Natively installing Lilypond on MacOS

I use Lilypond for all my music engraving. I am also an avid Apple user. The official compiled Lilypond package for the MacOS target is 32-bit; this will become a problem in the next major version of MacOS, which will no longer support 32-bit binaries. The Lilypond development team is aware of this limitation, but they are currently wrestling with their cross-platform build framework (GUB, or Grand Unified Builder) and cannot directly address this issue at the moment. So I set to work figuring out how to compile Lilypond natively, using Homebrew as my build environment. If you want to follow the instructions here, you should have already installed Homebrew and become familiar with what it does. You should also feel comfortable using Terminal.

These instructions install only the command-line Lilypond utilities. They do not install any GUI apps, nor do they register in your “Applications” directory.

1. Text fonts

Lilypond uses the TeX Gyre font metafamily for its default text engraving. Change directories to a temp directory (such as /tmp) and execute the following:

curl -LO
mv tg2_501otf/*.otf /Libraries/Fonts/

This will give you several new font families in your universal fonts directory.

2. Dependencies supplied by Homebrew

First, we’ll install MacTeX, a precompiled distribution of TeX.

brew cask install mactex

Next, we need to add a couple of contributed taps. The spl/homebrew-tex tap supplies kpathsea, which is used by TeX to locate resources. The sadhen/sadhen tap supplies Guile 1.8, which is Lilypond’s preferred version of Guile.

brew tap spl/homebrew-tex
brew tap sadhen/sadhen

Now we can install all the dependencies that Homebrew can provide us:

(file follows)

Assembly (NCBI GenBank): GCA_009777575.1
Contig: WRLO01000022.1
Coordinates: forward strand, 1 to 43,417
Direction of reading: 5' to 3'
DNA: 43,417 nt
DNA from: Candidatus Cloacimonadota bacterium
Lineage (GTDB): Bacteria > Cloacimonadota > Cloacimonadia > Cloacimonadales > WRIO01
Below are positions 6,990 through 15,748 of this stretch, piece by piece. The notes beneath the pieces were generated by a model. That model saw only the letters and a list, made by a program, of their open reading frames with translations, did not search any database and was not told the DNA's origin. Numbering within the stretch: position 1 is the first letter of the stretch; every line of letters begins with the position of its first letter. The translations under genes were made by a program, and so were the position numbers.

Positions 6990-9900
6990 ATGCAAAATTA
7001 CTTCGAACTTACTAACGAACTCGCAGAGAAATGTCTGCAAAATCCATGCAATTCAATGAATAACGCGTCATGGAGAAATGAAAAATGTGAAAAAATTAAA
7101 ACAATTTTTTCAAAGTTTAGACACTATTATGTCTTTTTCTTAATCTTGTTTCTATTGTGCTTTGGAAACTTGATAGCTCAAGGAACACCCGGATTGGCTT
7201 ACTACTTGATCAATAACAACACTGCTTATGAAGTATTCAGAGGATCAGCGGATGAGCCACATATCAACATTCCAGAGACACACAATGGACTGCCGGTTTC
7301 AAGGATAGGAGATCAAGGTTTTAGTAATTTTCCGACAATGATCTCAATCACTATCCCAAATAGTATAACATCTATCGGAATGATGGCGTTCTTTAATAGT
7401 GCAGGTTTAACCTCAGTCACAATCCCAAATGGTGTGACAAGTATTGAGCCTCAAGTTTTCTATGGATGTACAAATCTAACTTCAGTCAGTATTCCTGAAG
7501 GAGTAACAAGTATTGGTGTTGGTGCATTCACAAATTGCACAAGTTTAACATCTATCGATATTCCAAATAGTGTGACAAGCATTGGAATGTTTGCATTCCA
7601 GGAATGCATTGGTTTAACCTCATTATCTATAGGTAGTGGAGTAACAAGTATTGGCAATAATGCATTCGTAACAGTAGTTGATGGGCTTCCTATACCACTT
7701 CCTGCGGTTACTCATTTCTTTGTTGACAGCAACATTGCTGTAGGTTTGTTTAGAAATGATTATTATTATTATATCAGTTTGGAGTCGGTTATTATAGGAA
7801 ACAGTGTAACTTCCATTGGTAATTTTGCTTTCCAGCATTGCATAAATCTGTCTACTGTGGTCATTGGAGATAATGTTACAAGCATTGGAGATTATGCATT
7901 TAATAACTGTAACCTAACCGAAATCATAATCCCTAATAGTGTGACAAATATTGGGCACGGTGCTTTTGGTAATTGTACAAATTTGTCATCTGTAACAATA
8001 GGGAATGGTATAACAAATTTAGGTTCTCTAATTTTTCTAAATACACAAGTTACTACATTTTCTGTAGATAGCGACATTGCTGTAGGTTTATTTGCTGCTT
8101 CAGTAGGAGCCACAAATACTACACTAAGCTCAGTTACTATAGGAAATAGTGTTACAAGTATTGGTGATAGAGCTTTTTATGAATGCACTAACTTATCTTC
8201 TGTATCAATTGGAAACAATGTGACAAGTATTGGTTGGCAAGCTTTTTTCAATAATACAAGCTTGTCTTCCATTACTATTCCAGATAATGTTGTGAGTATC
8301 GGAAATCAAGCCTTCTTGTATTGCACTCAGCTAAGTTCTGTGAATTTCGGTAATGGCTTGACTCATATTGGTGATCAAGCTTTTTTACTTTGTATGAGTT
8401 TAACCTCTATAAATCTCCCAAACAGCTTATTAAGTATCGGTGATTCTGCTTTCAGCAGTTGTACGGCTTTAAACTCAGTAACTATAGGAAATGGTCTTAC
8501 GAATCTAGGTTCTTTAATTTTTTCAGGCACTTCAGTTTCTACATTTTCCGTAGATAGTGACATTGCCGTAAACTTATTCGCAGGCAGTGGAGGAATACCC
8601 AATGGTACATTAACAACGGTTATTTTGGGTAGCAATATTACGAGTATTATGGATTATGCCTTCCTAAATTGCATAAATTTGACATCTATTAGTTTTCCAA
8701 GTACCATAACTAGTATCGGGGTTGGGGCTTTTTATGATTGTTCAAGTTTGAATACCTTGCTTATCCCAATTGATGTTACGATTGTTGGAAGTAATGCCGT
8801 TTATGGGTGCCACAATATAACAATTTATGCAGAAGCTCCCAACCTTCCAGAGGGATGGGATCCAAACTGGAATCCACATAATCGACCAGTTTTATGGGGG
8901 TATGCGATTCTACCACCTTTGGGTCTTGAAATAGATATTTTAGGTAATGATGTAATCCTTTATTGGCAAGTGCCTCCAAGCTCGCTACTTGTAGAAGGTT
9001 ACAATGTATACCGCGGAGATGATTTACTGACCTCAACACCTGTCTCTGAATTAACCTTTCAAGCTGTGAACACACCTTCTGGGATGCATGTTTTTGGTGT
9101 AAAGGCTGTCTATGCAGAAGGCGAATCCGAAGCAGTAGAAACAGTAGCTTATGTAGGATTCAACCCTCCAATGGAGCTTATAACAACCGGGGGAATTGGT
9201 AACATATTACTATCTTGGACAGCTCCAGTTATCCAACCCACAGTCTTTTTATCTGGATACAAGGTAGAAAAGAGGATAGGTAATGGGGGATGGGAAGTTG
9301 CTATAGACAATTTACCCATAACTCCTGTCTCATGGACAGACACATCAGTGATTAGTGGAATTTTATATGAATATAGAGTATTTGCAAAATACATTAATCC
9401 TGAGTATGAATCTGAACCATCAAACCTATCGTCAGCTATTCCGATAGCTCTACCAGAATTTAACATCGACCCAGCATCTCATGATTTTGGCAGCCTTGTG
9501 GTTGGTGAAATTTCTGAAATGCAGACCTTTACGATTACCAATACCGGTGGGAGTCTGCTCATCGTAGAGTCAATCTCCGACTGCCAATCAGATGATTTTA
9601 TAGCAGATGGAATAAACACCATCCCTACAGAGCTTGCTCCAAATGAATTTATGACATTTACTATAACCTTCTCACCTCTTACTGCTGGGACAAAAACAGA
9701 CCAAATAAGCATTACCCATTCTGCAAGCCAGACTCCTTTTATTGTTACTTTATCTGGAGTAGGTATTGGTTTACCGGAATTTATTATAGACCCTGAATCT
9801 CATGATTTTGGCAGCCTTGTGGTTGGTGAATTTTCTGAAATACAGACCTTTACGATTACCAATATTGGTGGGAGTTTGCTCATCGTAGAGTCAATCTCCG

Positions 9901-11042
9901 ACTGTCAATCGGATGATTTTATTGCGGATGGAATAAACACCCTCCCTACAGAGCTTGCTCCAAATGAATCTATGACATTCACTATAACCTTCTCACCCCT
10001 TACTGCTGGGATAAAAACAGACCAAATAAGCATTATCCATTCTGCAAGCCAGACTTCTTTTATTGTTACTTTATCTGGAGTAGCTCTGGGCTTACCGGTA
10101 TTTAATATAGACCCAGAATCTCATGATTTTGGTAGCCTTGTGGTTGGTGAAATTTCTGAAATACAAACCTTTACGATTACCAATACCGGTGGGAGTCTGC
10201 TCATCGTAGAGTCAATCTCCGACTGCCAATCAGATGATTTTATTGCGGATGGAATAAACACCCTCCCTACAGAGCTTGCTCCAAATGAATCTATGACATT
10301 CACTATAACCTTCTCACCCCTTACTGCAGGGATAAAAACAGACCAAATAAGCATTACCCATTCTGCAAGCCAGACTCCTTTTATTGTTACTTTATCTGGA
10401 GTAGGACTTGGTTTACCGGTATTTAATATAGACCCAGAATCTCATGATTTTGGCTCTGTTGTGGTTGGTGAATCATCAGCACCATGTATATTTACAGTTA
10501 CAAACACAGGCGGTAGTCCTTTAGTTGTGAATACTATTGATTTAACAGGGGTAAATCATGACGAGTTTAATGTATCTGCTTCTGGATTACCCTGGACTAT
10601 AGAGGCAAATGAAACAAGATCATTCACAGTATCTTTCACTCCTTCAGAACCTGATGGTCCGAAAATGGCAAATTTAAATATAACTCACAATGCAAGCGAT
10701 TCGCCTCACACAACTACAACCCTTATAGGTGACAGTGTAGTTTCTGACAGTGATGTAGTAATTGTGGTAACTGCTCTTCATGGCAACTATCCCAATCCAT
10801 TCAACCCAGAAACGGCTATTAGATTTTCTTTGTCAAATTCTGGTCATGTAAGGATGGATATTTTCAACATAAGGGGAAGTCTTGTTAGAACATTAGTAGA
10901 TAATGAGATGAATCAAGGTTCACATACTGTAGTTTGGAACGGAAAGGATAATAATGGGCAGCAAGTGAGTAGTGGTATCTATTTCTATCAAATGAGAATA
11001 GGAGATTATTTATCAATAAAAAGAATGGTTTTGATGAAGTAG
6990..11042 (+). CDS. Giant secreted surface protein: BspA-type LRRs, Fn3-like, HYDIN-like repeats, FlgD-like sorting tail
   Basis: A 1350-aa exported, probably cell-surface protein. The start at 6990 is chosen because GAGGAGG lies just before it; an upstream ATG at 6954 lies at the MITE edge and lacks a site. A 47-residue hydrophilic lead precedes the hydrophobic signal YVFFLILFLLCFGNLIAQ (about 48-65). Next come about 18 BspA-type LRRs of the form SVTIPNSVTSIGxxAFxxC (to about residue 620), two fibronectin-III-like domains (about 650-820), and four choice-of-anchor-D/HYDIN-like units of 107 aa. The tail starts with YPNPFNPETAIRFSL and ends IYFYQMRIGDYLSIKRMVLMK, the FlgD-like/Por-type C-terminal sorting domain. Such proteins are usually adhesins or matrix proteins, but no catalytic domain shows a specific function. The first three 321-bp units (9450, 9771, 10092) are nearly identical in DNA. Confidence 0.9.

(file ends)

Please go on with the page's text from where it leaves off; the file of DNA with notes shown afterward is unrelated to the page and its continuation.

brew install gcc@7 guile@1.8 ghostscript fontconfig freetype \
  pango t1utils kpathsea fontforge texinfo gettext poppler gnu-sed

Finally, it may be necessary to get Homebrew to symlink some of these libraries/resources to common areas:

brew link fontforge
brew link gettext --force

3. Flex

Homebrew supplies flex-2.6.4, but due to upstream bugs Lilypond will choke on any version higher than 2.5.37. So we get to install the older version of flex by hand. I couldn't get texi2dvi to successfully process the documentation (it made the build process choke and die) so I deke out that part of the build. I also skip building the test directory. You’ll want to be in a temp directory to execute the following:

curl -LO
tar xzf flex-2.5.37.tar.gz
cd flex-flex-2.5.37
gsed -i -e '/doc \\/d' -e '/tests/d' -e 's/tools \\/tools/'
gsed -i -e '/doc\/Makefile/d' -e '/tests\/Makefile/d' -e '/tests\/.*\/Makefile/d'
make && make install

4. Extractpdfmark

This utility is, strictly speaking, optional, but it will supposedly result in much smaller PDF output from Lilypond, so I installed it. I couldn’t find a Homebrew package for this, so I installed from source:

curl -L -o extractpdfmark-1.1.0.tar.gz \
cd extractpdfmark-1.1.0
./configure --disable-dependency-tracking
make && make install

5. Lilypond

This was the most challenging part. Lilypond won’t compile with clang, Apple’s built-in compiler. Apple pretends to have gcc installed, but in fact the gcc in /usr/bin is just a renamed clang. Lilypond also won’t compile with GCC 8, which is why in step 2 above we installed gcc@7. We have to specify all the GCC-related compilers and preprocessors when we run configure for Lilypond, or it will fall back to using the built-in Apple ones and then fail late in the build process.

PATH="/usr/local/opt/texinfo/bin:/usr/local/opt/bison/bin:$PATH" \
  CC=/usr/local/bin/gcc-7 CXX=/usr/local/bin/g++-7 CPP=/usr/local/bin/cpp-7 \
  CPPFLAGS="-I/usr/local/include" \
  LDFLAGS="-L/usr/local/lib" \
  ./configure --with-texgyre-dir=/Library/Fonts --disable-documentation \
  --disable-optimising --disable-pipe --disable-debugging --disable-guile2 \
make all && make install

And that’s it! You should be able to invoke lilypond from the terminal now.